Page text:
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Re: paintography with the epson750

<x-flowed>Peter <sandiego@i-manila.com.ph> wrote:
>I've really enjoyed using the Epson 750 printer and am happy with the
>results I'm getting.  I've joined a local camera club and participated in
>two of their contests.  This latest contest is paintography and since I've
>been hearing a lot of small talk (mostly concerning my "unfair advantage"
>due to the digital format I'm using), I'd like to ask if it is really
>against the rules to paint using the computer or rather color a grey scale
>photograph and print it out.  Being called a cheater is no fun at all.
>Initially I thought I would be welcome since I'm bringing in a new
>format... doesn't seem so.

Hand-painting B/W photographs with transparent color dyes has been 
around since the beginning of photography, and probably reached its 
apex during the early 1950's -- just as color photography was 
starting (Kodacolor was introduced in 1946) to replace this process. 
Today, Kodacolor prints from that era are about 80% faded away, while 
the hand-colored B/W prints are still quite brilliant due to the 
fade-resistant dyes and the silver/gelatin photo process.

The results from hand-coloring the prints or digital hand-coloring 
are about the same, except that you can probably do it faster and 
more precise (you can enlarge your image on the screen), and you can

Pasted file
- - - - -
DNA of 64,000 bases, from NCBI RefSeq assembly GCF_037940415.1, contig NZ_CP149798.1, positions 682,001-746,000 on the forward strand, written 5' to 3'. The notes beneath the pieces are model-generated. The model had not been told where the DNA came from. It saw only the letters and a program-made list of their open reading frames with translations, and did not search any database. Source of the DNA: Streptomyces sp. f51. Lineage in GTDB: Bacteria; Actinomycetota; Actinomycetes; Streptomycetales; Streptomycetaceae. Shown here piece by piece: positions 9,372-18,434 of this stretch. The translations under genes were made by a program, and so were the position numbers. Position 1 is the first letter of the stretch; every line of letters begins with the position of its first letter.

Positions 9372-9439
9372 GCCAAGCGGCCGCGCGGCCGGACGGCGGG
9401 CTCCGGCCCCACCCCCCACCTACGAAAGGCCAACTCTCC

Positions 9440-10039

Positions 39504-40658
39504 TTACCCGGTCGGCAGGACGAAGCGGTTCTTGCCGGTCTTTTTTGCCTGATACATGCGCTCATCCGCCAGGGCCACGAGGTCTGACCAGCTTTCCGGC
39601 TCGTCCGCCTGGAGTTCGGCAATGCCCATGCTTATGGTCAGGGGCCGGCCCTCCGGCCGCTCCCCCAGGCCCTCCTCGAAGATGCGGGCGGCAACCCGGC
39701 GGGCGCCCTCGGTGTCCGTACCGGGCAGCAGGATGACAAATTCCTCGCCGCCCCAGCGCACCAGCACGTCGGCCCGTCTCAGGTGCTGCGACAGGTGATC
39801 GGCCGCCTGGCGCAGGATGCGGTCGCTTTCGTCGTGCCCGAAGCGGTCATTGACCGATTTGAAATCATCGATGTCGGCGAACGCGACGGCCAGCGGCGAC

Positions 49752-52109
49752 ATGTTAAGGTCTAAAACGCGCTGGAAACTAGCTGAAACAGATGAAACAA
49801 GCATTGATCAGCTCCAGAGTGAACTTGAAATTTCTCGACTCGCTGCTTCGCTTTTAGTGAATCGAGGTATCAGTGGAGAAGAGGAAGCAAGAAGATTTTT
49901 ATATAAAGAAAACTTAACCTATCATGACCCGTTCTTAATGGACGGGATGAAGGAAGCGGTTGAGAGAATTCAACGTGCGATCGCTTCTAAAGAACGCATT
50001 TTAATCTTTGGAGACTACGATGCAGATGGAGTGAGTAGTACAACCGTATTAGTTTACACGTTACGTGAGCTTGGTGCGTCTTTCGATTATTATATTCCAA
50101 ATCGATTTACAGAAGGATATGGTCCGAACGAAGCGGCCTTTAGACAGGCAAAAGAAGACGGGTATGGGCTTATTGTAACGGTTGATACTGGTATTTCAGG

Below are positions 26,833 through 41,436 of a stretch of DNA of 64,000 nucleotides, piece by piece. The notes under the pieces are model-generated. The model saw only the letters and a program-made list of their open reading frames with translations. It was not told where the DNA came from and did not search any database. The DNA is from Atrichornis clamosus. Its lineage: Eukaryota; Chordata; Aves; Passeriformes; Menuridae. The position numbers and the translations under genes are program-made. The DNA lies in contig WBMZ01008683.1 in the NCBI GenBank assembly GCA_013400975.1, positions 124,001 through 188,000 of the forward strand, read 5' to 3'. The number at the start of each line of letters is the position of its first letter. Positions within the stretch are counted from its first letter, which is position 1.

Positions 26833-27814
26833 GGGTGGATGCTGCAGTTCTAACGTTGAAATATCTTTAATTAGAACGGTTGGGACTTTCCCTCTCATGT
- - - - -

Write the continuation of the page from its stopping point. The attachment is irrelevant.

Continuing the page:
easily UNdo mistakes.  This is probably what bothers your peers the 
most.  I say, what's wrong with technology if the results are the 
same, or even improved?  Would they complain if a new, easier to 
apply and remove dye came out (or would they refuse to use it)?  How 
about a new applicator brush that was easier and more accurate to use 
than cotton swabs or Q-tips?  I don't think they would refuse to use 
these "analog" or hands-on advances in technology, but they'll sneer 
at the digital user -- who is only using the computer as an another 
tool or extension of his hands.

(A little sideline comparison about this type of art snobbery: When 
canvas was first introduced as a medium for oil painting (about the 
14th Century?), many artists initially refuse to switch from their 
hard boards to this more portable and flexible medium.)

The only other question should be about permanence:  If you output 
your digitally colored B/W prints to a regular (OEM) inkjet ink and 
paper combination, your prints are only going to last about 3 to 5 
years at the most (about as long as the original Kodacolor prints) 
before noticeable fading occurs.

You can find light-fast ink and paper combinations on our Web site at:


Although Lyson and Luminos do not have "archival" ink cartridges for 
the 750 or the 1200 printers at the moment, we have been told that 
they will be available this fall.

    Royce Bair, Director
    The Stock Solution - "Inkjet Solutions" Division
	Try our new secure on-line order form!

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